Basketball Injuries and Prevention Tips
Each year, while pro basketball players defy gravity and college players fight to survive until tournament time, high school and recreational athletes take to the courts in organized leagues and competitive games of their own. Like the pros and college players, high school and recreational athletes are subject to basketball injuries from the games:
- Short, intermittent bursts of activity
- Quick stops and starts
- Physical contact
So, if you're planning to play hoops, be aware of the most common basketball injuries and how to treat them.
Common Basketball Injuries
The most common high school and college basketball injuries that require advanced sports therapy treatment include:
Preventing Basketball Injuries
Basketball training tips and techniques
Ideally, basketball injury prevention and training for the season starts three weeks before the beginning of the season to build a base of strength and conditioning. For most recreational athletes, this may not be realistic time wise, however, even minor conditioning is better than none at all.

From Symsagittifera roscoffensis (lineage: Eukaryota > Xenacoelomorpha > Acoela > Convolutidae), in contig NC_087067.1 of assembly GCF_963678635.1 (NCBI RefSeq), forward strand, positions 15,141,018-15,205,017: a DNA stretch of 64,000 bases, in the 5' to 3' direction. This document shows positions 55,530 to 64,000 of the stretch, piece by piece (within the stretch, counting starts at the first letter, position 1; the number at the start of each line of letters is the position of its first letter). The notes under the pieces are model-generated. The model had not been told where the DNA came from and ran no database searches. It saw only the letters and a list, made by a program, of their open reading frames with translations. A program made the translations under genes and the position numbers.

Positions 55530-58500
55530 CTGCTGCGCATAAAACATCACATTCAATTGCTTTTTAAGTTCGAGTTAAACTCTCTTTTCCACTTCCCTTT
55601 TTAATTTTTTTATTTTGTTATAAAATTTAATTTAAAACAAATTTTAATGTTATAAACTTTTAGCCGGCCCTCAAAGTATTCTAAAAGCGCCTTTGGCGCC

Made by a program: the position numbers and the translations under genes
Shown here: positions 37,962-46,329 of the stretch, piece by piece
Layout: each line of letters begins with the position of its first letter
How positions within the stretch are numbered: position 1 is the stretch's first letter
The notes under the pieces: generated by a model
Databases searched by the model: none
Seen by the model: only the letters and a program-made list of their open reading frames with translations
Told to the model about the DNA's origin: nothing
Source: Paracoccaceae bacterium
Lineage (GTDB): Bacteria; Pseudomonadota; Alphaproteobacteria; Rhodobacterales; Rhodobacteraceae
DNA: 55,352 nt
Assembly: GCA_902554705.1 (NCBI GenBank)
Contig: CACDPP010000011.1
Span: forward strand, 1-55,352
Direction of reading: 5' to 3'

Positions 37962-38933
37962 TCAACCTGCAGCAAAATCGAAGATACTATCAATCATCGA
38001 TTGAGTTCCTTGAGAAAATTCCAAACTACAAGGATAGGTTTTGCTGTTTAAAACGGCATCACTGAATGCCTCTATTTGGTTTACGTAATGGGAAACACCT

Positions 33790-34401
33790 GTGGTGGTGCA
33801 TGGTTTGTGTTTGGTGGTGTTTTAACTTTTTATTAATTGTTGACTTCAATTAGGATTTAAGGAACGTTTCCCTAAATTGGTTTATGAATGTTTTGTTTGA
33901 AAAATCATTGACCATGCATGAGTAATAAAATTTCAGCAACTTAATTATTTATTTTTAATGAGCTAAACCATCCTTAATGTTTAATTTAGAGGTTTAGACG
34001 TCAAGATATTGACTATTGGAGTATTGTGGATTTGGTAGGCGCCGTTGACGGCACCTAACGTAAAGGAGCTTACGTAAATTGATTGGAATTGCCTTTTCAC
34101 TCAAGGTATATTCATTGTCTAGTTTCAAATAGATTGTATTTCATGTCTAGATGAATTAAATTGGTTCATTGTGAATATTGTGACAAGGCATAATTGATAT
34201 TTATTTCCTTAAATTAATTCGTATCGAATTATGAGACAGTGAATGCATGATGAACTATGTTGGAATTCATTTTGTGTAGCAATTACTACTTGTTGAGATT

Try to get at least a base level of conditioning in the weeks or months prior to the season.
Focus on strength-training squats, plymetrics, and jumping drills, as well as drills that improve ability to move well on the court.
Helpful On-Court Drills
Place four cones in a square, eight to 10 feet apart. Stand in the center of the square, and have your drill partner point to a cone. Get yourself to the cone, touch it, and return to the center as quickly as you can. Before you're back to the center, your partner should be pointing to the next cone you have to touch. Start with 30 seconds and build to a minute or two. This improves your ability to change direction quickly and awareness of body position.
Place six cones on the court in a zigzag pattern (cones should be about 16 feet apart and at 45 degree angles). Start at the first cone and sprint to the second, then third, fourth, fifth, and sixth. Reverse the pattern and return to the first cone. Repeat for 30 seconds; build up to a minute or two. This gives you practice in quick bursts of speed and shifting direction.
Medicine ball shuffle
Stand at one end of the court facing your partner who is a foot or two away from you. Do a sideways shuffle for the length of the court, passing the medicine ball back and forth. This works your shuffling ability, balance, strength, and ability to stay low.
For athletes who have experienced sports-related injuries, UPMC Sports Medicine's orthopaedic surgeons, board-certified athletic trainers, and physical therapists will help to speed recovery and restore function. Call 1-855-93-SPORT (77678) to schedule an appointment.